Curiosity killed the Flutter


In this post I'd like to give you a high level overview of the Flutter framework; I try to explain what Flutter is and isn't, how it works, and instead I deliberately ignore how to start to code with it, as there's plenty of material online. Stay with me if it sounds interesting to you.

What Flutter is

Flutter is a cross-platform framework (developed by Google), based on the Dart programming language (developed by Google). Flutter allows developers to deploy a mobile application on both Android and iOS; the very same application, actually.
Last but not least, Flutter is the primary way to write an application for Fuchsia, a new os (developed by Google).
At the time of writing, September 2019:

Name Stable Initial Stars Open issues Commits Contributors Forks
Flutter 1.9.1 05.2017 75269 7888 15773 446 9282
Dart 2.5.0 10.2011 4267 4895 66676 233 552

Note that Flutter can also deploy the application as web application and as desktop application; these features are still experimental and partially immature, and I will cover them both in following posts.

Cross-platform look and feel

When I deploy an application on both Android and iOS using Flutter, the application looks and interacts exactly the same on both platforms, though adapted, and it feels natural on each platform:

Flutter accomplishes this by respecting the differences between the Android and iOS platforms; for instance the navigation transitions and animations, the scrolling, icons, fonts, text editing, keyboard, basically all the interactions with the platform are respected and adapted.
As Flutter is a mean to design beautiful widgets, it comes with an exhaustive and pixel perfect catalog of ready made widgets, that the developer can compose on UI. In particular the Material widgets are designed according to the Material Design guidelines, and the Cupertino widgets are designed according to the iOS design language.
As an example, adaptation happens for icons: if the Material package is used, some icons, like the menu icon or the home icon, show differently on each platform:

Another example is about fonts: if the Material package is used, then each text will default to Roboto on Android and to the San Francisco font on iOS. If instead the Cupertino package is used, then each text will always use the San Francisco font on both the platforms.
This guarantees that the interactions with the platform are respected, while at the same time the interaction within the app looks and feels the same on both the platforms.

How it works

Flutter claims to build high-performance apps. Let's see how is that possible, given the difficulty to deploy on both the platforms. The framework is written in C, C++, Dart and the Skia Graphics Engine, and it contains:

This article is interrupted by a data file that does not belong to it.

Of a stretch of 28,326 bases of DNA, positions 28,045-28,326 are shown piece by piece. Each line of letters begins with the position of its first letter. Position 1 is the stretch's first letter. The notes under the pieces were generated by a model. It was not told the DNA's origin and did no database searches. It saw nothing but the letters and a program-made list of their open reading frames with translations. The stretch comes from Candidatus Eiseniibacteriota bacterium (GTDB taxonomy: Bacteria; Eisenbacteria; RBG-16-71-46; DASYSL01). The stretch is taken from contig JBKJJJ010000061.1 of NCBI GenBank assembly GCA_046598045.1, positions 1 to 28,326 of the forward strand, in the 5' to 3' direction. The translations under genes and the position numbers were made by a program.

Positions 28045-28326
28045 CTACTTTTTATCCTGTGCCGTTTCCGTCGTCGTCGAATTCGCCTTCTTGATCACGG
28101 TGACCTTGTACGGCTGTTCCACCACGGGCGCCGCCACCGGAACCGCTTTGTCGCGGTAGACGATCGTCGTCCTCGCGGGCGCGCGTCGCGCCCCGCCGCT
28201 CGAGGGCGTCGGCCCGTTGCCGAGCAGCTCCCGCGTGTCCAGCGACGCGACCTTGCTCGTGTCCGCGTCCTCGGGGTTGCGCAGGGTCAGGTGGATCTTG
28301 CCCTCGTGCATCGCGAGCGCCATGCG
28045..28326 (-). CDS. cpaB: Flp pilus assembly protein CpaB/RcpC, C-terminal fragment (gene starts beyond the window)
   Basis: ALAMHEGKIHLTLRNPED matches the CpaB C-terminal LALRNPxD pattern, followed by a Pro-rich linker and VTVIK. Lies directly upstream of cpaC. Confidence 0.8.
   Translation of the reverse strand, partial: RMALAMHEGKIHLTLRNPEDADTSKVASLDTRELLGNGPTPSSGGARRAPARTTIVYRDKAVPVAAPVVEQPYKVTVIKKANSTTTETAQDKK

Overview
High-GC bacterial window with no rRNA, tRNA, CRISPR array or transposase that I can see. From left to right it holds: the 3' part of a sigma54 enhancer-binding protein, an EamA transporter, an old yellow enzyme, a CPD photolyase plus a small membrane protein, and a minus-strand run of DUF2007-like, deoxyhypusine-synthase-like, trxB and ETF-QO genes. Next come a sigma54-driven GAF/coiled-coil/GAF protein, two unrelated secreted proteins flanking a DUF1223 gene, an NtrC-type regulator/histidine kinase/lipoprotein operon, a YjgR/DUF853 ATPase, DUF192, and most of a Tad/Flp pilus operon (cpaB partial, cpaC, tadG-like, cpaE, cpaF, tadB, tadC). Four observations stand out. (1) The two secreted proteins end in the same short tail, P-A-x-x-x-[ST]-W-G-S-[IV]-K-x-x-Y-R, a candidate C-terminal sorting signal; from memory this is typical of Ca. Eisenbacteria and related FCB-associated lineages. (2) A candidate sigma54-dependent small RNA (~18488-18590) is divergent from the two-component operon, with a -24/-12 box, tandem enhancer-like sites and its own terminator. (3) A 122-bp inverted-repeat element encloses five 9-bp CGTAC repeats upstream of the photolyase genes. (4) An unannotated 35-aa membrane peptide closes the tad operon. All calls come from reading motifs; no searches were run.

• Modern react-style framework
  • 2D rendering engine (Skia)
  • Ready made widgets (Material and Cupertino)
  • Development tools
The framework is modern, and built with reactiveness at its core; the rendering engine Skia is heavily optimized for mobile 2D rendering, with text and shadows at ease; the widgets are pixel perfect and extensive; and last but not least the development tools are great, well documented, and with an amazing community.

When I write an application, I code in Dart composing widgets with the Flutter framework. When I deploy the application on Android, both my Dart app code and the Flutter SDK Dart code are compiled into the apk as native libraries (ARM and x86) into a runner Android project; but the Skia engine C/C++ code is compiled into the apk too. So when the app is launched, the Flutter library is run, and it handles all the rendering, inputs and events, delegating them respectively to the Skia engine, and to the Flutter and app libraries (the former for platform interactions, the latter for in-app interactions). A very similar approach is used when the app is deployed on iOS.
The approach is the same used by games which run on both the platforms, using a game engine which renders the UI.
So Flutter's beautiful and pixel perfect widgets are rendered by the Skia engine on UI. Which implies that on both the platforms Flutter doesn't use the native system's OEM widgets. So, literally, Flutter is not native. But it feels completely native, mocking it to the pixel. And relying on its own super optimized rendering engine and set of widgets, so that it paints on an empty canvas on both the platforms, which eases the maintainability. Another implication of not relying on the system's widgets is that the widget I choose will look the very same throughout all the os versions.
With this approach, Flutter can easily reach a good performance of constant 60 fps, and even 120 fps when possible.


I've to confess I've always been skeptical about cross-platform technologies before (for instance React Native), but the peculiar angle taken by Flutter made me feel curious enough to try it immediately, especially because of been Google's. So as a skeptical and curious Android developer, I really fell for Flutter, because despite the cross-platform part, I can see in it all the lessons learned from 10 years of Android development. So many good patterns, good habits, and architectural structures in Flutter are built-in, instead of recommended or enforced. If you're a developer and you've reached this far, my 2 cents: give it a try, because it's free and it takes literally 2 minutes to start to experiment with it, and with Dart you'll feel at home as it's like a Java++.


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